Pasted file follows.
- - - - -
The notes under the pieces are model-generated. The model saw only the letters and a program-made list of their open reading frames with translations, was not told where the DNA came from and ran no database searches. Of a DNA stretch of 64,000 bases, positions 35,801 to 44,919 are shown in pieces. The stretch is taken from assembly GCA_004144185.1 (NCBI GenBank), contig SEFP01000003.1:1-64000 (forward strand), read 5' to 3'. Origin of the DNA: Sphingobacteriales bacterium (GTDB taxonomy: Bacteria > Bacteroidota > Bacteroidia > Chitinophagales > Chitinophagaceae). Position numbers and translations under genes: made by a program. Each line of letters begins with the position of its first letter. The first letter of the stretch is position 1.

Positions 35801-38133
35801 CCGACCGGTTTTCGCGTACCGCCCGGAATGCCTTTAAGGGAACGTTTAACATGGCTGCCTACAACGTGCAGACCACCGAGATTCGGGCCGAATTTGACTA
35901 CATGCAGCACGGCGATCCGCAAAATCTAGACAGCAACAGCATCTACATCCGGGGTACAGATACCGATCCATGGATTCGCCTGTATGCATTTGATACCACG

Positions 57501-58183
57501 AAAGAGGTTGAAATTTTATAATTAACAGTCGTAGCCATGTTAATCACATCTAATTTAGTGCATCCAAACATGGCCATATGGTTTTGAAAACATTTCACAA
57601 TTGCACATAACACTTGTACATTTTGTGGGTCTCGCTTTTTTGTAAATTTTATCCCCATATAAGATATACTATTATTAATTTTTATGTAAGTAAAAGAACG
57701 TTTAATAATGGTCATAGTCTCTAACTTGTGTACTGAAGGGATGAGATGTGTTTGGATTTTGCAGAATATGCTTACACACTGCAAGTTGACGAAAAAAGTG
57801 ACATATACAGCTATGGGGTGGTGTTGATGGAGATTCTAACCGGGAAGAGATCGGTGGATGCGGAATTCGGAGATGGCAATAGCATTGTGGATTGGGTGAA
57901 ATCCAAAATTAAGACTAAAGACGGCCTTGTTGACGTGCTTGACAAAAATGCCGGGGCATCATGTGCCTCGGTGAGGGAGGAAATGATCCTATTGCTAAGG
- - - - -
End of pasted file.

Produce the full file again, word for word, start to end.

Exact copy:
The notes under the pieces are model-generated. The model saw only the letters and a program-made list of their open reading frames with translations, was not told where the DNA came from and ran no database searches. Of a DNA stretch of 64,000 bases, positions 35,801 to 44,919 are shown in pieces. The stretch is taken from assembly GCA_004144185.1 (NCBI GenBank), contig SEFP01000003.1:1-64000 (forward strand), read 5' to 3'. Origin of the DNA: Sphingobacteriales bacterium (GTDB taxonomy: Bacteria > Bacteroidota > Bacteroidia > Chitinophagales > Chitinophagaceae). Position numbers and translations under genes: made by a program. Each line of letters begins with the position of its first letter. The first letter of the stretch is position 1.

Positions 35801-38133
35801 CCGACCGGTTTTCGCGTACCGCCCGGAATGCCTTTAAGGGAACGTTTAACATGGCTGCCTACAACGTGCAGACCACCGAGATTCGGGCCGAATTTGACTA
35901 CATGCAGCACGGCGATCCGCAAAATCTAGACAGCAACAGCATCTACATCCGGGGTACAGATACCGATCCATGGATTCGCCTGTATGCATTTGATACCACG

Positions 57501-58183
57501 AAAGAGGTTGAAATTTTATAATTAACAGTCGTAGCCATGTTAATCACATCTAATTTAGTGCATCCAAACATGGCCATATGGTTTTGAAAACATTTCACAA
57601 TTGCACATAACACTTGTACATTTTGTGGGTCTCGCTTTTTTGTAAATTTTATCCCCATATAAGATATACTATTATTAATTTTTATGTAAGTAAAAGAACG
57701 TTTAATAATGGTCATAGTCTCTAACTTGTGTACTGAAGGGATGAGATGTGTTTGGATTTTGCAGAATATGCTTACACACTGCAAGTTGACGAAAAAAGTG
57801 ACATATACAGCTATGGGGTGGTGTTGATGGAGATTCTAACCGGGAAGAGATCGGTGGATGCGGAATTCGGAGATGGCAATAGCATTGTGGATTGGGTGAA
57901 ATCCAAAATTAAGACTAAAGACGGCCTTGTTGACGTGCTTGACAAAAATGCCGGGGCATCATGTGCCTCGGTGAGGGAGGAAATGATCCTATTGCTAAGG